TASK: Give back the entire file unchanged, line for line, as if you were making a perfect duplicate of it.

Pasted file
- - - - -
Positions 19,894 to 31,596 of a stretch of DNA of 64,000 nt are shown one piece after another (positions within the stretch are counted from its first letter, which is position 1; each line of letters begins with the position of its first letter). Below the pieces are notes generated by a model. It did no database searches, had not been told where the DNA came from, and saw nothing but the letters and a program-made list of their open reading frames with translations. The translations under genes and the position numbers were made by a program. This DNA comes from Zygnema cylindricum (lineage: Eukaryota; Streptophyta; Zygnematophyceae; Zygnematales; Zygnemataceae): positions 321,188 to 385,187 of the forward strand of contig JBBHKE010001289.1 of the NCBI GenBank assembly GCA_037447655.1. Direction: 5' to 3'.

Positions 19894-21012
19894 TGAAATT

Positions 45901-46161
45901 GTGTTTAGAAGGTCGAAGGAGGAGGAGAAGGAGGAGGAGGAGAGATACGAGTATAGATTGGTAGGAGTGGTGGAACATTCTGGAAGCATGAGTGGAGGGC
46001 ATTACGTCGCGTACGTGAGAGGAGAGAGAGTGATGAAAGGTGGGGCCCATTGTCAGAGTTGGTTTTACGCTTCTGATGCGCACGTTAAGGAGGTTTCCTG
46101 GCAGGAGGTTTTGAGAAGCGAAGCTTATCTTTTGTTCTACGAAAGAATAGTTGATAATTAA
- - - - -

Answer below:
Positions 19,894 to 31,596 of a stretch of DNA of 64,000 nt are shown one piece after another (positions within the stretch are counted from its first letter, which is position 1; each line of letters begins with the position of its first letter). Below the pieces are notes generated by a model. It did no database searches, had not been told where the DNA came from, and saw nothing but the letters and a program-made list of their open reading frames with translations. The translations under genes and the position numbers were made by a program. This DNA comes from Zygnema cylindricum (lineage: Eukaryota; Streptophyta; Zygnematophyceae; Zygnematales; Zygnemataceae): positions 321,188 to 385,187 of the forward strand of contig JBBHKE010001289.1 of the NCBI GenBank assembly GCA_037447655.1. Direction: 5' to 3'.

Positions 19894-21012
19894 TGAAATT

Positions 45901-46161
45901 GTGTTTAGAAGGTCGAAGGAGGAGGAGAAGGAGGAGGAGGAGAGATACGAGTATAGATTGGTAGGAGTGGTGGAACATTCTGGAAGCATGAGTGGAGGGC
46001 ATTACGTCGCGTACGTGAGAGGAGAGAGAGTGATGAAAGGTGGGGCCCATTGTCAGAGTTGGTTTTACGCTTCTGATGCGCACGTTAAGGAGGTTTCCTG
46101 GCAGGAGGTTTTGAGAAGCGAAGCTTATCTTTTGTTCTACGAAAGAATAGTTGATAATTAA